4 Causes of Hearing Loss in Adults

Over 48 million people in America have some sort of disruptive hearing loss; that number includes two-thirds of people over 70. There are two kinds of loss: conductive and sensorineural, with one being more serious than the other. In this guide, readers will learn about the most common causes of and treatments for these losses.

Earwax Buildup

Earwax may seem gross, but it serves an important function: it prevents dirt, dust, and germs from getting into the eardrum. If there’s too little wax, ears are itchy, dry, and more likely to become infected. If there’s too much, tinnitus, earaches, and loss can result. Wax moves to the tip of the ear canal on its own, where it can safely be removed.

Eardrum Perforation

Explosive noises near the ear, infections, air pressure changes, and aggressive cleaning can puncture the eardrum, which is the thin layer of tissue separating the middle and outer ear. Although these perforations typically heal on their own, it’s best to have the ear checked by an ENT doctor or otolaryngologist.

Ear Infection

Though it’s more common in children, ear infections can occur in adults as well. If the eustachian tubes are blocked by inflammation and swelling, pain, fever, congestion, and temporary loss may result. Infections usually clear up in a few days, but if the pain is severe, call a doctor and get a prescription for antibiotics.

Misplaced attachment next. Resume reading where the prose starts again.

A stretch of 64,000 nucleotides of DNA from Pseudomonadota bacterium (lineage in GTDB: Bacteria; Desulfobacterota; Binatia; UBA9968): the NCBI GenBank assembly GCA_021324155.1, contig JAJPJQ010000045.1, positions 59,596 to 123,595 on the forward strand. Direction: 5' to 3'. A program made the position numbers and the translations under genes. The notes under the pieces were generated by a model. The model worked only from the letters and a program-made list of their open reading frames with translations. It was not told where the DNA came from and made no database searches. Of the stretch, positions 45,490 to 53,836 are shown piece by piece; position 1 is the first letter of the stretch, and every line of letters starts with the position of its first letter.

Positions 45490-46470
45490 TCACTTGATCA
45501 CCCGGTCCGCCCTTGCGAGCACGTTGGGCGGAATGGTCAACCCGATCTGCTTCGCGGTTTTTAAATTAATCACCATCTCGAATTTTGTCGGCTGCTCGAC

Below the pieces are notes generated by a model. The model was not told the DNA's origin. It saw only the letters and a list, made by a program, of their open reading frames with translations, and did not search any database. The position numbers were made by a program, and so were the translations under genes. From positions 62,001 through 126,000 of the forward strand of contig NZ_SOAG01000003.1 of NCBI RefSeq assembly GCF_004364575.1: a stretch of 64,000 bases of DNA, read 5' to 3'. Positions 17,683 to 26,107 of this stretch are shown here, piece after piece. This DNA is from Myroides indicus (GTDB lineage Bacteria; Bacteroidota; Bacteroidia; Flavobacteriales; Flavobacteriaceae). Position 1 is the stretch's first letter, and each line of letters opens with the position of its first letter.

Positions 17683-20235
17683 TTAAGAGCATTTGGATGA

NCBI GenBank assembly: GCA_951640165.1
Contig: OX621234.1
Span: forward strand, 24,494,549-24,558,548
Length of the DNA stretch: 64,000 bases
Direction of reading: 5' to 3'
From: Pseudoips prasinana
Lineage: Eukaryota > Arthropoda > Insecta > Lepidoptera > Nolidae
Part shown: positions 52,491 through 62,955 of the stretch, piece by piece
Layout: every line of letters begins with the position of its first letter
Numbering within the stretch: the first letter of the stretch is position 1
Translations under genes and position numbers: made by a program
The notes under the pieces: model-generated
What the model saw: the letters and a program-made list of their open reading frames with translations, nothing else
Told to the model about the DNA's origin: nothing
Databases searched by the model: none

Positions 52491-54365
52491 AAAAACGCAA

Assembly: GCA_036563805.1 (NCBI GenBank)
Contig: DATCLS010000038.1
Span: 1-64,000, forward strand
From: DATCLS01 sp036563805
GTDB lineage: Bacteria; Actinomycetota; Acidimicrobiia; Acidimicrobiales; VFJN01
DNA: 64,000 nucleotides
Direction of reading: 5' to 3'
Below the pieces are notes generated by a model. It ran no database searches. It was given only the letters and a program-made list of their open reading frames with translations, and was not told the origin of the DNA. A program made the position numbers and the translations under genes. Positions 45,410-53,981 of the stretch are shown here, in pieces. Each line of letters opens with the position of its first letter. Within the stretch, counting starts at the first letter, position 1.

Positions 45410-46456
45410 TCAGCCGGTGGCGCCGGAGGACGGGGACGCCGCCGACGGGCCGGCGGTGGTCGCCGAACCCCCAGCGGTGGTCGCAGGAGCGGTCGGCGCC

Listening to Music With Earphones or Attending Concerts

Because earbuds don’t block external sounds, listeners often turn up the volume for hours on end. If a person keeps going to concerts and sporting events, the delicate hairs in the inner ear degrade and cause cumulative losses. Choose earphones with volume controls, and remember, if people nearby can hear the music, it’s too loud. Consider limiting trips to rock concerts and loud sporting events such as auto races and football games.

Whether a person hears well or poorly, it affects other areas of life. All the above causes are preventable, and most damage is treatable. By taking steps to protect the ears now, patients can hear well long into their golden years.

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